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Publication numberUS3426278 A
Publication typeGrant
Publication dateFeb 4, 1969
Filing dateApr 1, 1966
Priority dateApr 8, 1965
Also published asDE1285559B
Publication numberUS 3426278 A, US 3426278A, US-A-3426278, US3426278 A, US3426278A
InventorsValk Kees Van Der
Original AssigneePhilips Corp
Export CitationBiBTeX, EndNote, RefMan
External Links: USPTO, USPTO Assignment, Espacenet
Communication system with synchronous communication between stations via repeater
US 3426278 A
Abstract  available in
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Claims  available in
Description  (OCR text may contain errors)

Feb.- 4, 1969 mass mama K. VAN DER VALK COMMUNICATION SYSTEM WITH SYNCHRONOUS COMMUNICATION BETWEEN STATIONS VIA REPEATER Filed April 1, 1966 33 g COMMUNICATION STATION I J I I I ---'J ..v/ p I T i? l IAMPLIFIER qr 11\ I 26 25 4 I DETECTOR E I FILTER I MULTIPLIER X n \12 1 MODULATOR I I A I DIVIDER 13 1 I l I MODULATOR 8 I I RESONANT 14 AMPLIFIER J I lcIRcuIT I I I I I 24 d] I l 30 zRgsr-I I K I I Q5 I I 35 I T I g I FILTER F'LTER I I l {RECEIVER 29 i I 16 I PHASE :MJLTIPLIER ICORRECTOR l l I Q I I 2 7 1 7 K 1 RELAY STATION TRANSMITTER COMMUNICATION STATION INVENTOR. KEES VAN DER VALK Aasur US. Cl. 325- United States Patent 0 3,426,278 COMMUNICATION SYSTEM WITH SYN CI-IRONOUS COMMUNICATION BETWEEN STATIONS VIA REPEATER Kees van der Valk, Emmasingel, Eindhoven, Netherlands, assignor to North American Philips Company, Inc., New York, N.Y., a corporation of Delaware Filed Apr. 1, 1966, Ser. No. 539,566 Claims priority, application Netherlands, Apr. 8, 1965,

6 Claims Int. Cl. H04b 7/14 ABSTRACT OF THE DISCLOSURE A communication system has a plurality of communication stations each adapted to transmit suppressed carrier signals at a first frequency and the receive signals at a second frequency. The carrier Signals for modulation are derived from the carrier of the received signals. A relay station is provided that includes a source of oscillations of the first and second frequencies, which have a predetermined ratio. The relay station receives and synchronously demodulates the suppressed carrier signals, and remodulates the demodulated signals on the second carrier frequency for transmission without suppressed carrier.

The invention relates to a communication system comprising several communication stations which are each provided with a transmitting and a receiving device.

Such communication systems are used inter alia in factory and office rooms for the communication between persons in different parts of these rooms.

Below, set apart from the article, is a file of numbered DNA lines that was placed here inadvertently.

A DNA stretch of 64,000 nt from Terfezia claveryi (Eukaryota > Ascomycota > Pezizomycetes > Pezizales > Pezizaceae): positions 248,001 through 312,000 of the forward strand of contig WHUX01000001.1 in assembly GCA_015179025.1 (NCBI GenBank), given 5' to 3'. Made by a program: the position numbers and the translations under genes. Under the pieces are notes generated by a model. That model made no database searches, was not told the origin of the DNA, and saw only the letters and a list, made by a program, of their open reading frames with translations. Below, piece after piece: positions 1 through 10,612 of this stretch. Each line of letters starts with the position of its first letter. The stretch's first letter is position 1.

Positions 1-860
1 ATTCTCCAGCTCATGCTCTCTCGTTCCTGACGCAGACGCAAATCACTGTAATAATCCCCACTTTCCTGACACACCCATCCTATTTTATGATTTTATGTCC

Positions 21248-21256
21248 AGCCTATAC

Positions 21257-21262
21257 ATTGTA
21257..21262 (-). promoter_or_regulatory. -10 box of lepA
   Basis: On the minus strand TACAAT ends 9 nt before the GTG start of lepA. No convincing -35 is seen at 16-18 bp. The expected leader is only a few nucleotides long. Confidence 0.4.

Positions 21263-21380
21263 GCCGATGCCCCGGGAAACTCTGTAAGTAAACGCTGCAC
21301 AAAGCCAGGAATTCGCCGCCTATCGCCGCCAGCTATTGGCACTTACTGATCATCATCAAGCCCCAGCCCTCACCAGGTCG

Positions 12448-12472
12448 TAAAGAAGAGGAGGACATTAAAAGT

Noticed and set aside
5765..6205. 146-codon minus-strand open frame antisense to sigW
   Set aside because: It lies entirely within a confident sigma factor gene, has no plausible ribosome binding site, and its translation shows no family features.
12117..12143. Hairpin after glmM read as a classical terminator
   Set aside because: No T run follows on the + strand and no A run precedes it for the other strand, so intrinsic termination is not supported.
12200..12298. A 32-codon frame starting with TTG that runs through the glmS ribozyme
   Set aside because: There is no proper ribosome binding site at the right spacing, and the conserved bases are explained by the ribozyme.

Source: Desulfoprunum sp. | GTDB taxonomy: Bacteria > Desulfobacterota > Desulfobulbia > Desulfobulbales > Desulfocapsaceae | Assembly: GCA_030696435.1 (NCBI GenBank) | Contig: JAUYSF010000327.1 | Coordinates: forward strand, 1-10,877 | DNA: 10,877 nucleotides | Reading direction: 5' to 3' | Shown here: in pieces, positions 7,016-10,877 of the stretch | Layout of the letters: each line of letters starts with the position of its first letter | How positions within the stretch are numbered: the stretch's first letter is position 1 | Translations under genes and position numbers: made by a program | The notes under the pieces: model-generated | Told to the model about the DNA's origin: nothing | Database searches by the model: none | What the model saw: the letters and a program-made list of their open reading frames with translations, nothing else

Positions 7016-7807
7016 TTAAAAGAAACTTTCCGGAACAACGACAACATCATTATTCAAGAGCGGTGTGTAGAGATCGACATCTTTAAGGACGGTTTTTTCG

The invention has for its object to provide a communication system of the aforementioned kind in which with extremely simple and uniform low-power transmission apparatus a very reliable speech transmission in duplex traffic between the communication stations is achieved.

A communication system in accordance with the invention is characterized in that in the communication stations, the signals to be transmitted are supplied to suppressed-carrier amplitude modulators driven by relatively synchronized carrier waves of equal frequencies, and in that provision is made of an amplifier station connected to a loop, which amplifier station includes a synchronous demodulator for recovering the signals and an amplitude modulator with an associated carrier wave oscillator for re-transmitting the recovered signals.

The invention and its advantages will now be described more fully with reference to an embodiment shown in the drawing.

The communication system shown in the drawing serves for the speech transmission in duplex traffic between several communication stations over distances which are small with respect to the wave length of the carrier waves used for the signal transmission. By way of example, the drawing shows two of these communication stations which are denoted by the reference numerals 1 and 2. The communication system further includes a loop conductor 3 and a receiving and transmitting device 4 connected to the ring conductor which is referred to hereinafter as relay station and which is common to all communication stations.

A duplex link between two communication stations extends through the loop conductor and the relay station which operates in this link both as an intermediate amplifier and as a frequency convertor. For the signal transmission, use is made ofcarrier waves having wave lengths which are great with respect to the dimensions of the loop conductor, for example, of carrier waves in a 3,426,278 Patented Feb. 4, 1969 ice frequency range from 40 kc./s. to kc./s. The signal transmission between the loop conductor and the communication stations is carried out inductively.